Lloyd Alexander’s Chronicles of Prydain: Imaging the American Child through a British Lens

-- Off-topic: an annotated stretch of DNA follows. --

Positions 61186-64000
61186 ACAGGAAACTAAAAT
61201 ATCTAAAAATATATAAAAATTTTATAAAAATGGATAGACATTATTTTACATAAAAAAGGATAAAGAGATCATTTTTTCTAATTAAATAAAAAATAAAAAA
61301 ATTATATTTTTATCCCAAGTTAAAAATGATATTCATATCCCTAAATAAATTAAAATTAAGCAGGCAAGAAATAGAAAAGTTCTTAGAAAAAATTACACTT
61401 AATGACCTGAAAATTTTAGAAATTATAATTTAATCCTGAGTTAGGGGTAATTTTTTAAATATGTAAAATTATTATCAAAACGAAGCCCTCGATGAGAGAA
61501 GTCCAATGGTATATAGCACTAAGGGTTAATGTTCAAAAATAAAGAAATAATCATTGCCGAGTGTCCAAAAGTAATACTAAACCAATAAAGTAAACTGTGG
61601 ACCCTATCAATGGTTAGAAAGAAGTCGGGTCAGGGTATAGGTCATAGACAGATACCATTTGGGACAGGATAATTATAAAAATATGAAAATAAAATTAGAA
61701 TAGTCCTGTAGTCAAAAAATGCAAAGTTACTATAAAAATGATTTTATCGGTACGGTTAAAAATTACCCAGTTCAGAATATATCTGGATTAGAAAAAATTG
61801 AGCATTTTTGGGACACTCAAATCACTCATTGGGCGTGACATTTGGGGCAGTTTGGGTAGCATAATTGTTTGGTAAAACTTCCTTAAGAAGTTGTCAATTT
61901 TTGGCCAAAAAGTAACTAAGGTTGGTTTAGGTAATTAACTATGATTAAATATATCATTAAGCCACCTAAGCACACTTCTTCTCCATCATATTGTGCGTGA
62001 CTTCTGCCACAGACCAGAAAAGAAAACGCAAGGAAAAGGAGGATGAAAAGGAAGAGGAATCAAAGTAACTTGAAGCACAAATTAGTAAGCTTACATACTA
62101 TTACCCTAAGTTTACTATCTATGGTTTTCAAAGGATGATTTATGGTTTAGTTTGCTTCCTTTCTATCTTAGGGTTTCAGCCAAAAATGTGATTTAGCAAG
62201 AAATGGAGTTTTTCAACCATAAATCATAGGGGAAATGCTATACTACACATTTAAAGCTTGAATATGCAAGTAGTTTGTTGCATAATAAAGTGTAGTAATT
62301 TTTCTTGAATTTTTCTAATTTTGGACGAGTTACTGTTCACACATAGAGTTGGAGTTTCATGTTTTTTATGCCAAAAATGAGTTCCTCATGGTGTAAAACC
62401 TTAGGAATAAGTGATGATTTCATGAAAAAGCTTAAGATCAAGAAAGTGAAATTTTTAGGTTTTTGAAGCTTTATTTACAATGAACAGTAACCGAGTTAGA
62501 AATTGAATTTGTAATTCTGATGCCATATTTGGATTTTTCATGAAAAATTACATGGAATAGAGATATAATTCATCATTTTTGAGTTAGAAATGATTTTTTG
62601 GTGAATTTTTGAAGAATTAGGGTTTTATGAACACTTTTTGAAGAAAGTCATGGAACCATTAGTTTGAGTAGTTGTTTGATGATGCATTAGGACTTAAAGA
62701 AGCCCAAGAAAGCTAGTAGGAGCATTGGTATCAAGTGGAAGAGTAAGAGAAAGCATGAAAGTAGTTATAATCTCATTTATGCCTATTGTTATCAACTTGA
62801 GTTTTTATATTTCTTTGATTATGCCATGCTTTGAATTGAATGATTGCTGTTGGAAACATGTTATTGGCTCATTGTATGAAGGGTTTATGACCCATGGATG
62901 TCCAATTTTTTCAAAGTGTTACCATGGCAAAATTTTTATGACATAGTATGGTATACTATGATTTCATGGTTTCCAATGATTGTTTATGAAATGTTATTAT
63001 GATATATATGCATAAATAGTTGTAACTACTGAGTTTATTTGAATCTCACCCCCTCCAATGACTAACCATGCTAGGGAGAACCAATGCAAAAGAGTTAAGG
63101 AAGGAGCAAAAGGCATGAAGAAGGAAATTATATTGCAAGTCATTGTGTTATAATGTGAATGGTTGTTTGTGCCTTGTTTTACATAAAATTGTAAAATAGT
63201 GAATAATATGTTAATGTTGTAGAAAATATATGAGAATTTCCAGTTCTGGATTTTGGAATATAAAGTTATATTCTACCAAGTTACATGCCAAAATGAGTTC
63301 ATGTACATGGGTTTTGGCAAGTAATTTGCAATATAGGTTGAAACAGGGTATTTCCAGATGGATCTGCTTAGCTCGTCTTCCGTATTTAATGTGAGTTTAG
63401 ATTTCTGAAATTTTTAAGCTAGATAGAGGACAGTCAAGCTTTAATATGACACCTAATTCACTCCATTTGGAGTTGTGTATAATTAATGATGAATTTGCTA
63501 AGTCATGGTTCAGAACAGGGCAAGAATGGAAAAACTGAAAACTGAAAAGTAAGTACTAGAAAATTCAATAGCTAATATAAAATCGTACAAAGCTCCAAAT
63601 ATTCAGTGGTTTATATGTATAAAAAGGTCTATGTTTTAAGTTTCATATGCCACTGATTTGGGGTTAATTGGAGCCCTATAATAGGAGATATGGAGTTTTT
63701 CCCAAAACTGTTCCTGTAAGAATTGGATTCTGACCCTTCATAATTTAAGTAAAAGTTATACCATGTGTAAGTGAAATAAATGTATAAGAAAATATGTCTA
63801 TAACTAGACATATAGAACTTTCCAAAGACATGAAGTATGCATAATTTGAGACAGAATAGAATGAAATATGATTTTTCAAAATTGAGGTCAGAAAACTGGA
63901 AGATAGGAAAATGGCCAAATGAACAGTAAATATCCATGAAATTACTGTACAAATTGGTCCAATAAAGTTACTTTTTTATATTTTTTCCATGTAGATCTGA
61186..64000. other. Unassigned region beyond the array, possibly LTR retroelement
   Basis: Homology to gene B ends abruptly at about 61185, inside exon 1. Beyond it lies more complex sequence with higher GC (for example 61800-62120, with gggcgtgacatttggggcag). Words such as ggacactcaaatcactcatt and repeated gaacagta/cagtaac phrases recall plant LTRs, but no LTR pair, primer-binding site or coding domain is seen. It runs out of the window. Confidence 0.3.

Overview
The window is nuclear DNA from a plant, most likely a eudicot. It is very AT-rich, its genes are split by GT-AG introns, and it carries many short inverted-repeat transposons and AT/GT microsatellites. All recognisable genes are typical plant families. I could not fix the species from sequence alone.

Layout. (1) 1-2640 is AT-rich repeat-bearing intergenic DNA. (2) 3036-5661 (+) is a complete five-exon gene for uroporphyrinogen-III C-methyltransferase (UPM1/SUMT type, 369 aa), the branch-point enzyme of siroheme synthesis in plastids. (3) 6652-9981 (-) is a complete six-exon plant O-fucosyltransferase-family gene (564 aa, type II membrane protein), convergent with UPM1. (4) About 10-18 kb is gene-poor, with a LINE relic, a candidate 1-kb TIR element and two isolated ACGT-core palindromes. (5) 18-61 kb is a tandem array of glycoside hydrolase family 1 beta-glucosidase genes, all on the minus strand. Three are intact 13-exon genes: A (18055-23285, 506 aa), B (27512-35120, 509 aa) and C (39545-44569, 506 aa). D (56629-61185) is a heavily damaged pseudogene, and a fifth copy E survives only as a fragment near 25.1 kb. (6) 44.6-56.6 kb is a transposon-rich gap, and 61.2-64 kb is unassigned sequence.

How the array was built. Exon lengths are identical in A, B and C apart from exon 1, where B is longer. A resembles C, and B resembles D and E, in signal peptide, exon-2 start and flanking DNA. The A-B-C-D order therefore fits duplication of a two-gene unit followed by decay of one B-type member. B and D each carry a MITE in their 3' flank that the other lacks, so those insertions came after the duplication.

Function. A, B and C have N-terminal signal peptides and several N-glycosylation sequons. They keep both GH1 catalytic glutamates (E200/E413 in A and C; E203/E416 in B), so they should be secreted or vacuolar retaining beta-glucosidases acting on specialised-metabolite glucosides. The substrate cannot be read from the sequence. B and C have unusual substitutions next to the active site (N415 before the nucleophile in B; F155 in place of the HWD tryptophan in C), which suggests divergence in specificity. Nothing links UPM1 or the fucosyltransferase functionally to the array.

This chapter discusses not "views about children" but "children's views". "Views about children" typically refers to how we, as adults and critics, look at children, while "children's views" refers to how children look at the world. When discussing children's views, we cannot afford to ignore another concept that of children's dispositions, for the two is easily confused. A child's disposition, innate and predestined, is born with him or her. Even with the large body of research on dispositions, it seems that the content in this black box remains a puzzle. A beam of light may illuminate it occasionally, but only for a moment, before it returns to pitch black. As far as adult views of children are concerned, these writers have ideas contrary to the child-oriented views espoused by the first group of writers discussed in the chapter, which, at least subconsciously, they deem unacceptable.